Jagdeo: Guyanese gov’t ‘a threat to democracy’
Guyana’s Vice President, Bharrat Jagdeo.
Photo by Nelson A. King,File

Over the decades, no other Guyanese executive president has had to face the continuing and growing mountain of corruption allegations against him like former head of state and current Vice President Bharrat Jagdeo as he is now embroiled in a nasty cash bribes for state contracts scandal involving a dubious Chinese businessman.

In a brilliant undercover operation involving secret filming, American television channel Showtime, Sunday night took Guyanese into the living room of Jagdeo’s private seaside residence where he and a naturalized Chinese businessman named Su Zhjirong discussed the normal modus operandi linked to the award of the largest state contracts, Su’s unusually close relationship with him and his role as an alleged middleman to Jagdeo on behalf of foreign companies, many of them Chinese.

Vice News’ 15-minute broadcast produced some startling lines and quotations including a portion where Jagdeo — patently unaware that he is being filmed — said that Su was his neighbor and close friend and that he got all of the VP’s “support” while lobbying on behalf of overseas investors. The investigation was designed to expose widespread corruption in Guyana, Jagdeo’s alleged role and the extent to which those who are not in the know would not benefit from investment opportunities and state contracts. Jagdeo has vehemently denied accepting bribes solicited by Su and has hinted that he will take legal action against him, while evicting him from a neighboring coastal compound that Jagdeo said he owns. Opposition parties have called for his immediate resignation.

The video shows Jagdeo telling Su and another Chinese businessman that they are indeed close friends and cooperate on the award of contracts. Su says those interested must pay him a processing fee which he shares with Jagdeo. “He gets all the support. Su deals with all the agreements. I don’t. The thing is, my thing is that I am in government, so I assist from the government side,” as he appears to confirm a dubious investment/contract award arrangement between the two. The opposition has deemed such as highly unusual.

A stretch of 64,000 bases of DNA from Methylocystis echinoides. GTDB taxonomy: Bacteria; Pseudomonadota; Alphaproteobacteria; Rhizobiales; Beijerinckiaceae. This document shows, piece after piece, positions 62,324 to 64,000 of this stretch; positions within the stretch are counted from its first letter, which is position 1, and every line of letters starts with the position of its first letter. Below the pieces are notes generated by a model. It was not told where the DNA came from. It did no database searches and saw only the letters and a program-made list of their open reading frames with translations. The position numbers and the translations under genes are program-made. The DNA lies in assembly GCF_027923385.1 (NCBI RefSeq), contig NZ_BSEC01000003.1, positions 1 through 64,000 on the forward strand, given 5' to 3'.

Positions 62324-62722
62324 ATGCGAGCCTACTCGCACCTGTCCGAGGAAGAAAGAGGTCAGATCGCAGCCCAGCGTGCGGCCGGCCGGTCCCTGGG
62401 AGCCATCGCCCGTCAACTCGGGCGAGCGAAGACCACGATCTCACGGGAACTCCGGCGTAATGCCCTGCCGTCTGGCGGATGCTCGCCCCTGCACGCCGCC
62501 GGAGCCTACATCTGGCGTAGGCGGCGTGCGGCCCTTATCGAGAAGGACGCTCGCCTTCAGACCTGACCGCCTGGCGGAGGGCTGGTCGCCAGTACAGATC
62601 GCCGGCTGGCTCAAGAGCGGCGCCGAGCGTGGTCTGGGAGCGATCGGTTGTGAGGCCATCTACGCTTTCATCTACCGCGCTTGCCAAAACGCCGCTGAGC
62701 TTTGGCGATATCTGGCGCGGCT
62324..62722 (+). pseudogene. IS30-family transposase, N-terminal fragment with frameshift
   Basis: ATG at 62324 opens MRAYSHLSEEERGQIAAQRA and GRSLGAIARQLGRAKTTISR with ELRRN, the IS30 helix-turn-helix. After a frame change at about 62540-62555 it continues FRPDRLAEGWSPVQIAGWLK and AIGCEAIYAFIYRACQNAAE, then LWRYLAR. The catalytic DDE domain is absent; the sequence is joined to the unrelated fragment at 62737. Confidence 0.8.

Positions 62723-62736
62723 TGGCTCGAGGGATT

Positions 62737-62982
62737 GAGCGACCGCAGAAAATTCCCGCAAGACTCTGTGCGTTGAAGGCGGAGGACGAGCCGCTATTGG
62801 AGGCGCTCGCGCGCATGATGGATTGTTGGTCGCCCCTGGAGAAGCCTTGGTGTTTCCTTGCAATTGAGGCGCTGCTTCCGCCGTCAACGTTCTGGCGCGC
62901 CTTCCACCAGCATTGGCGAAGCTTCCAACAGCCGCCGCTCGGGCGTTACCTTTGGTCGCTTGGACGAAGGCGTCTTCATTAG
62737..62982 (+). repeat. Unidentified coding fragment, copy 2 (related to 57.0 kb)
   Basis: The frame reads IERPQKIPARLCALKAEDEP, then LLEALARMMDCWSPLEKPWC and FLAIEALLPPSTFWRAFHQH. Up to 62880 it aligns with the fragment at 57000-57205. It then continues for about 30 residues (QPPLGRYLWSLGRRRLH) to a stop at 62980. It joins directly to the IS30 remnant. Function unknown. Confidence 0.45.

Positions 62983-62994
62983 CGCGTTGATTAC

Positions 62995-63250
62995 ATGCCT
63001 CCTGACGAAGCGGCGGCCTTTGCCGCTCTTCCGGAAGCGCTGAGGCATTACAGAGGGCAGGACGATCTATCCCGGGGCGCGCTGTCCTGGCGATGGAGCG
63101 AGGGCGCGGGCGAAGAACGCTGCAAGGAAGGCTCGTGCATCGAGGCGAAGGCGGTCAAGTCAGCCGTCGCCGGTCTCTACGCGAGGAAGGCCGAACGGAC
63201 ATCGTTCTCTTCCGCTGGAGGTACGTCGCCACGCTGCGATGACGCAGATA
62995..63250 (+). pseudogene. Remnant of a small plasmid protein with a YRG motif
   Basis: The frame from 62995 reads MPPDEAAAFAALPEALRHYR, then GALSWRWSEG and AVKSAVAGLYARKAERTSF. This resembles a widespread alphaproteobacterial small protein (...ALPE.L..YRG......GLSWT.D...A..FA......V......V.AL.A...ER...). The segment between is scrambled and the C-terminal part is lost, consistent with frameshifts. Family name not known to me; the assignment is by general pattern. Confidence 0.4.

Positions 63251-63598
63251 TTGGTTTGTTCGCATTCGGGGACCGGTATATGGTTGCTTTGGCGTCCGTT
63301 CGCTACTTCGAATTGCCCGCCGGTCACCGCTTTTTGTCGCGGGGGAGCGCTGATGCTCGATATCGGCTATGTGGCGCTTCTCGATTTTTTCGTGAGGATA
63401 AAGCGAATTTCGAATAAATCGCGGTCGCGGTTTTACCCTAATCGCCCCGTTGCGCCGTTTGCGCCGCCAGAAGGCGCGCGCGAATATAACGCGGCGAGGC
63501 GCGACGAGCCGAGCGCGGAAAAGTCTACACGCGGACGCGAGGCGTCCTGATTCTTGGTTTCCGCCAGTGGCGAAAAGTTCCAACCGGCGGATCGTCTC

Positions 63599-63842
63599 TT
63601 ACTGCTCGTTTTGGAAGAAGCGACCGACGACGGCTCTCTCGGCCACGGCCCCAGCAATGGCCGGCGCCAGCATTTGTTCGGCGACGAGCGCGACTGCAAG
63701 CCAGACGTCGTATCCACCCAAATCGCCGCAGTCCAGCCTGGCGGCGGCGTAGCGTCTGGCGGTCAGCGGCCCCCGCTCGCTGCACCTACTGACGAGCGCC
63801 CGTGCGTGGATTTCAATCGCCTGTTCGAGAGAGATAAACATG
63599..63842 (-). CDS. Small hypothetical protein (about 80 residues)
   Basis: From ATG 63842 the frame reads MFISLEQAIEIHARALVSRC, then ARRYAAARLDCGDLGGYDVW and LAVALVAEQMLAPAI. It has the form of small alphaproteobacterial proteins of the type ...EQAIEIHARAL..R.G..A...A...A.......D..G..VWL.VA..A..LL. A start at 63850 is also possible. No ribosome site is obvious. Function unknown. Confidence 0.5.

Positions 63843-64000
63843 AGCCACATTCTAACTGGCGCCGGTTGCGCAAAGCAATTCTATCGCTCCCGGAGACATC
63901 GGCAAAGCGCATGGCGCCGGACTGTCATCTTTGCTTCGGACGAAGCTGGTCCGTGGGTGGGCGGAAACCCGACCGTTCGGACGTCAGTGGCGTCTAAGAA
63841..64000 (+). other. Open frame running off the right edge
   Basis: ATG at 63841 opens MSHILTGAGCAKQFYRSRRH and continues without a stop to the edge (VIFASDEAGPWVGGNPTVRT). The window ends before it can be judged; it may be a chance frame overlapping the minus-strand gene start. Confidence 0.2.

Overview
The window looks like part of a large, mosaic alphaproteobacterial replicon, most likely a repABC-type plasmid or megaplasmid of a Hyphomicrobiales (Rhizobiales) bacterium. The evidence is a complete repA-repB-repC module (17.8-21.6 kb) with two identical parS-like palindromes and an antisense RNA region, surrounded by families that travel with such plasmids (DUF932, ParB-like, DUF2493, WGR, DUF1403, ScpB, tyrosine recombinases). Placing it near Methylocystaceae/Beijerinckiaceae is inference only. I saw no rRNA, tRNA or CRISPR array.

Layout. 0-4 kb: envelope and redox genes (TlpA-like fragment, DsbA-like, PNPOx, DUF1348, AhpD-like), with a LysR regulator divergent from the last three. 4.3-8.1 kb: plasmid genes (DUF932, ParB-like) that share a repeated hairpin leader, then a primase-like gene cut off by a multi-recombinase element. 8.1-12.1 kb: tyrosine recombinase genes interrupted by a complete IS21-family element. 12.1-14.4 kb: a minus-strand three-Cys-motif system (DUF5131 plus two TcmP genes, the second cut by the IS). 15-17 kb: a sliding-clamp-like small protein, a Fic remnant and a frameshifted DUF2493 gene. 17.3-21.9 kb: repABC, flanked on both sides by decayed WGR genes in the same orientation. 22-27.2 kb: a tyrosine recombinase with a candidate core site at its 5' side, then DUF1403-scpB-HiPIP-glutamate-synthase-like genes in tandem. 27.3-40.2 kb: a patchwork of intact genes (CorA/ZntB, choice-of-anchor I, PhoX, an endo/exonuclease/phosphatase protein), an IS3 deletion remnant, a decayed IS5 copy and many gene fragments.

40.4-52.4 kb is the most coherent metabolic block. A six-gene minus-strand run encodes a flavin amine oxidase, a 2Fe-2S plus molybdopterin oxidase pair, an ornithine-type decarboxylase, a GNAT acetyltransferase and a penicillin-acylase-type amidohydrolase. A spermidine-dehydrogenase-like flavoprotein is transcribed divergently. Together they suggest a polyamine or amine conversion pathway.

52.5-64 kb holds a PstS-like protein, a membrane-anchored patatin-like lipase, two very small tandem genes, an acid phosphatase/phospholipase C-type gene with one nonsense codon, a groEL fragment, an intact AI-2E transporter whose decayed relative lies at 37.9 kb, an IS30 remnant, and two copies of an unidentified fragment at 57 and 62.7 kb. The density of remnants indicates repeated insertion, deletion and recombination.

For his part, Su says no one can point a finger directly at Jagdeo, 58, because he is the front man. “If we are doing business together, my boss is not going to receive money directly. It’s going to be a service processing fee then he’ll share some with me. We will split the amount with the boss. It is a service fee,” said Su.

As they exited the sprawling mansion earlier this year, Su said in Mandarin to the other Chinese businessman that Jagdeo’s hands are “very clean” as he refers to “service fee” payments made for a local hydro plant deal in the interior. Other amounts of money before this have been much bigger. He had me handle those. He would never admit that he is involved in this,” Su said. One fee figure mentioned during the broadcast reached $500,000.

“Other amounts of money before this have been much bigger.” According to Su, the hydroelectric plant deal would have seen them getting tens of millions of dollars. “He had me handle those. He would never admit that he is involved in this,” Su said. “If you want anything done in Guyana you have to have some connections. I am very close with the vice president and the other officials.”

Since finding among the world’s largest offshore oil and gas deposits back in mid-2015, Guyana has been a hotbed for businessmen and women of all stripes, with dozens touching down in the country each day, seeking a piece of the investment pie. Others act as middlemen, government liaison officials and facilitators.

The World Bank and the International Monetary Fund (IMF) says the Guyanese economy will grow by the largest margin globally this year — by at least 50 percent — thanks to runaway international oil prices and the direct and downstream investments from the oil sector.

American supermajor ExxonMobil is leading the oil production scenario in Guyana producing more than 300,000 barrels of oil from two massive oilfields northeast of the capital, Georgetown. The country is awash with business opportunities and the estimated 800,000 population in a country the size of Britain or Idaho is growing rapidly with westerners, Cubans, Venezuelans and others. Two more fields are set to come on stream in the next two to three years taking daily production to in excess of 700,000 barrels. Other companies including Repsol of Spain are also conducting exploration drilling near Exxon’s lucrative Stabroek Block and expect runaway success similar to Exxon’s.

As a country, Guyana is slated to make close to $1 billion in direct revenue from oil sales this year, making the country a magnet for all sorts and conditions of ‘investors.’ Even more will flow when the two other fields come on stream and if oil prices remain as high as today officials say.

The main opposition party Monday expressed alarm at the allegations, calling not only for an independent probe into the broadcast but also for the resignation of Jagdeo.

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